New Ubuntu Kernel Updates Patch Two Local Privilege Escalation Flaws
Canonical released new Ubuntu kernel updates to patch two security vulnerabilities that allow an attacker to escalate their privileges on the system. The security updates are available for Ubuntu 22.10 and Ubuntu 22.04 LTS using Linux kernel 5.19 as well as Ubuntu 22.04 LTS and Ubuntu 20.04 LTS using Linux kernel 5.15 LTS.
Local Privilege Escalation Vulnerabilities
One vulnerability addressed in this update is CVE-2023-1829, which was found in the tcindex filter of the Linux Kernel. The tcindex_delete function, responsible for deleting the underlying structure, does not properly deactivate filters in the event of perfect hashes.
As a result, the structure can be double-freed, potentially leading to a privilege escalation attack. A local attacker user can use this vulnerability to elevate its privileges to root. Canonical points out that in order to fix this problem, it was necessary to disable kernel support for the TCINDEX classifier.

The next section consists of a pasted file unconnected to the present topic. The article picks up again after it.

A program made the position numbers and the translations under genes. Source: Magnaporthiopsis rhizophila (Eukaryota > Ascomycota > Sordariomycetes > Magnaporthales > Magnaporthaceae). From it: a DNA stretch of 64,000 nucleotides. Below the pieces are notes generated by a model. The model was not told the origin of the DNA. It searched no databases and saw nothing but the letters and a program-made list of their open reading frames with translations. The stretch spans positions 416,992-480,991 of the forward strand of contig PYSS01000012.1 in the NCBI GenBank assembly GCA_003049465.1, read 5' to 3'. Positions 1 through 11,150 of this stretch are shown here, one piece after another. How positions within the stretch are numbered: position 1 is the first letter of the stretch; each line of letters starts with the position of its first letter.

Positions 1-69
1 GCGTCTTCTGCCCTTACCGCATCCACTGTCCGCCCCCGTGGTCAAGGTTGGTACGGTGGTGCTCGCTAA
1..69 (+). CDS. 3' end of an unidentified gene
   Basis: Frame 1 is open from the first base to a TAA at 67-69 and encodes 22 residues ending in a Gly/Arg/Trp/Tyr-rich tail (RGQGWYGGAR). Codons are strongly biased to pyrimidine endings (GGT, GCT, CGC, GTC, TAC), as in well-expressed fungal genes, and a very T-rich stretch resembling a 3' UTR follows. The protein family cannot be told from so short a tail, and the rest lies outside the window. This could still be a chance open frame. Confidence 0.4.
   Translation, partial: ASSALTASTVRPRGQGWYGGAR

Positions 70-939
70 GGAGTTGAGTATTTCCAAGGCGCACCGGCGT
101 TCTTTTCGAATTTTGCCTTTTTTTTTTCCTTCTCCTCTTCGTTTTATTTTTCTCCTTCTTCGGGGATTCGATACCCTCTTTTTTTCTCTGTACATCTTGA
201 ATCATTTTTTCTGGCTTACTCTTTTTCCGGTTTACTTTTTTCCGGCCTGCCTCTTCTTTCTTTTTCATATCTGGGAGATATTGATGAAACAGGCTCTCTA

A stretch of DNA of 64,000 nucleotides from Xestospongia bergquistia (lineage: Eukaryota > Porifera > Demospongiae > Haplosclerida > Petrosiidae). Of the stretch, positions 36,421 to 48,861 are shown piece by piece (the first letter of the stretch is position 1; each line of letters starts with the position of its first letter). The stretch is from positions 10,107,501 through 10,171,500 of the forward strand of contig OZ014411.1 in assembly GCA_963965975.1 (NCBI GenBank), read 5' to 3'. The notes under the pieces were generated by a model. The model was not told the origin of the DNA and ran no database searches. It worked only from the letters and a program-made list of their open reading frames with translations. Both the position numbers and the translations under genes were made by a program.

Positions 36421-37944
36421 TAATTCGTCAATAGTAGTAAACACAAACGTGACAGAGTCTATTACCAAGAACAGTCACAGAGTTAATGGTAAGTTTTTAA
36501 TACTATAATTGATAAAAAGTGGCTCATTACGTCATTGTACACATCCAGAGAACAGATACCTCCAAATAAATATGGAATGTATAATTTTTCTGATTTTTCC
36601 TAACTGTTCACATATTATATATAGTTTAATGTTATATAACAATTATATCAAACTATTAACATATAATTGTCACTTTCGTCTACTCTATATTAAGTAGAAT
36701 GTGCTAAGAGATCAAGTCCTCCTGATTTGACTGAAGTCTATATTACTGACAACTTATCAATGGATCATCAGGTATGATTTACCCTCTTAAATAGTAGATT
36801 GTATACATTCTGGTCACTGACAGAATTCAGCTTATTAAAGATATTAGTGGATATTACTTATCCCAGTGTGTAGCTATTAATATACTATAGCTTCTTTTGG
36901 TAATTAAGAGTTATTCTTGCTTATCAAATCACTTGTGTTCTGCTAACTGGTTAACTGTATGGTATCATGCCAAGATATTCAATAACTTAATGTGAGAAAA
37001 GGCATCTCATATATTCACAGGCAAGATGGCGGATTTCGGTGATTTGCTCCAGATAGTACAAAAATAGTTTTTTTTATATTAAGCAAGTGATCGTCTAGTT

Another vulnerability patched in this update is CVE-2023-0386, which was found in the OverlayFS subsystem of the Linux kernel, enabling unauthorized access to the setuid file with capabilities. Specifically, the bug occurs when a user copies a capable file from a nosuid mount into another mount, leading to an issue with uid mapping. This vulnerability can be exploited by a local user to escalate their privileges on the system.
Thus, it is recommended for all affected users apply the kernel security updates immediately.
The new kernel versions are as follows:
- linux-image 5.19.0-41.42 for Ubuntu 22.10
- linux-image 5.19.0-41.42~22.04.1 for Ubuntu 22.04 LTS using Linux 5.19 HWE
- linux-image 22.214.171.124.69 for Ubuntu 22.04 LTS
- linux-image 5.15.0-71.78~20.04.1 for Ubuntu 20.04 LTS using Linux 5.15 HWE
Maintaining kernel security is critical for ensuring system security and uptime. KernelCare Enterprise provides security for Linux kernels, allowing you to live patch all popular distributions without system restart or downtimes. To learn how KernelCare’s live patching works, read the process here.
The sources for this article include a story from 9to5Linux.